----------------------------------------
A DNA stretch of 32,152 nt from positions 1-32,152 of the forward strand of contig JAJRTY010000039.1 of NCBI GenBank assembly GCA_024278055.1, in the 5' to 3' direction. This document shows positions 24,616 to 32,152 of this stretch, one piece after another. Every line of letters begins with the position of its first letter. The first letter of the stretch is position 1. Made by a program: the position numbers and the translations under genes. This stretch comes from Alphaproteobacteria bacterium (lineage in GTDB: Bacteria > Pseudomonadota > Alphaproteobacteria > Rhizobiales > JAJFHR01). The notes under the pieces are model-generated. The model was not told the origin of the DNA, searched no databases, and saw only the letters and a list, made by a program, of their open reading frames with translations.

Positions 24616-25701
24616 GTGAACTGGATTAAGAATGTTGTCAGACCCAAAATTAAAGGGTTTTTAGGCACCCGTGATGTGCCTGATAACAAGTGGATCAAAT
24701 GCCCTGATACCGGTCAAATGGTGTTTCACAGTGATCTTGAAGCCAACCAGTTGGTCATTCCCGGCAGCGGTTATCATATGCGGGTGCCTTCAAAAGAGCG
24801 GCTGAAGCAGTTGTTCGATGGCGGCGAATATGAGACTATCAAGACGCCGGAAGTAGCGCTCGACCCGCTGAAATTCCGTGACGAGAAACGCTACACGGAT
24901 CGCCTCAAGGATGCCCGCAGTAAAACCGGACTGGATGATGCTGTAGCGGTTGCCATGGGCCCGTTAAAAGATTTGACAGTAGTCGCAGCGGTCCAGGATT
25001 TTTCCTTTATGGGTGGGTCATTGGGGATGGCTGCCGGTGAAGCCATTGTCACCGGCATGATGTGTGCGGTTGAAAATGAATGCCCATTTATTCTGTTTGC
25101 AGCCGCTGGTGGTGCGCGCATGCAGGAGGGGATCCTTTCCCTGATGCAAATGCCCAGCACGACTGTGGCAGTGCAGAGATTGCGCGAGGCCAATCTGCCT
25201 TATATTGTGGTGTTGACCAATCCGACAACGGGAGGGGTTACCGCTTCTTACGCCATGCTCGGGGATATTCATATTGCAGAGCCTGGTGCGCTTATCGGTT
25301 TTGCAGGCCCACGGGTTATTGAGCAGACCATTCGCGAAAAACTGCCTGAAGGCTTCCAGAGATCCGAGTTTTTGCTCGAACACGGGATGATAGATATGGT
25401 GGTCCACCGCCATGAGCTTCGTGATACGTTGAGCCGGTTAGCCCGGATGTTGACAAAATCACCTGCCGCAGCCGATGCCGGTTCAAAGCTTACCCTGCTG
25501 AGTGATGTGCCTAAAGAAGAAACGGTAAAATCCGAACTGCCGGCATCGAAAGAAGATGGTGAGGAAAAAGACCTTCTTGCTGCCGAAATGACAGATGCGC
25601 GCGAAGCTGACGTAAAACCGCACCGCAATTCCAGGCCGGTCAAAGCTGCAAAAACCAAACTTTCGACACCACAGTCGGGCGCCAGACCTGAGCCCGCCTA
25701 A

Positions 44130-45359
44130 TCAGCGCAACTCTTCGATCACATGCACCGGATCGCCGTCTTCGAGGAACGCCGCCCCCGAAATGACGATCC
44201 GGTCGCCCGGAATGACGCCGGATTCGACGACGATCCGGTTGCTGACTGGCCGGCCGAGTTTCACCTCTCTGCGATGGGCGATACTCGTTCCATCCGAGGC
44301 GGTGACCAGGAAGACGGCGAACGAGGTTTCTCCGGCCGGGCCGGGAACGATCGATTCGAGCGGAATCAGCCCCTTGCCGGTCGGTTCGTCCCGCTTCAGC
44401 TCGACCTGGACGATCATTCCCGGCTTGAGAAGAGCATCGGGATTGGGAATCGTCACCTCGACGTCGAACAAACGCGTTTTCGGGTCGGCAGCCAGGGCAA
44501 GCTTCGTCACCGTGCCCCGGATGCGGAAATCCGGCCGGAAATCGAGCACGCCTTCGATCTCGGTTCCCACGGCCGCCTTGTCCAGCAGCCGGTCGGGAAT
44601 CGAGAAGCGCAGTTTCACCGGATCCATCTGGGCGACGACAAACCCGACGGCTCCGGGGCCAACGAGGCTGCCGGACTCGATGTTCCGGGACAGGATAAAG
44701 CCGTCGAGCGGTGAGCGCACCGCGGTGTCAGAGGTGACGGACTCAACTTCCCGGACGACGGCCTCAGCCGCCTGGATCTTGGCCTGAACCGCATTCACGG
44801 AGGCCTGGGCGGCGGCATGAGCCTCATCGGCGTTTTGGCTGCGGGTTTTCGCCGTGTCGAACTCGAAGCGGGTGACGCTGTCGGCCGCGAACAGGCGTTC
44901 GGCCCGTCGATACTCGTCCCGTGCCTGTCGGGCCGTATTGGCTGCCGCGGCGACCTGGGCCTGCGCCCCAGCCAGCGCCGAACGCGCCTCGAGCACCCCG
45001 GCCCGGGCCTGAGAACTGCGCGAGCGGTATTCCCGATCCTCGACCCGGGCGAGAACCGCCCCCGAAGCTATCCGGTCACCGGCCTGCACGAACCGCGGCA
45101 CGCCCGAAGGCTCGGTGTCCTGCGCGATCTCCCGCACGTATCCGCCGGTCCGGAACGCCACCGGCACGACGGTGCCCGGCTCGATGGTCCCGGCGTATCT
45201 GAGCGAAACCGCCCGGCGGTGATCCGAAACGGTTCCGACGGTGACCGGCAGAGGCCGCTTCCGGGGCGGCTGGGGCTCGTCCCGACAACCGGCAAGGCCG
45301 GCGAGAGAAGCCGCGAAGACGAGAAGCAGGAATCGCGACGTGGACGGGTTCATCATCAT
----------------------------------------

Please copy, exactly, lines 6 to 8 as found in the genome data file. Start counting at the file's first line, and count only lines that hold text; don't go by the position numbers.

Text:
24901 CGCCTCAAGGATGCCCGCAGTAAAACCGGACTGGATGATGCTGTAGCGGTTGCCATGGGCCCGTTAAAAGATTTGACAGTAGTCGCAGCGGTCCAGGATT
25001 TTTCCTTTATGGGTGGGTCATTGGGGATGGCTGCCGGTGAAGCCATTGTCACCGGCATGATGTGTGCGGTTGAAAATGAATGCCCATTTATTCTGTTTGC
25101 AGCCGCTGGTGGTGCGCGCATGCAGGAGGGGATCCTTTCCCTGATGCAAATGCCCAGCACGACTGTGGCAGTGCAGAGATTGCGCGAGGCCAATCTGCCT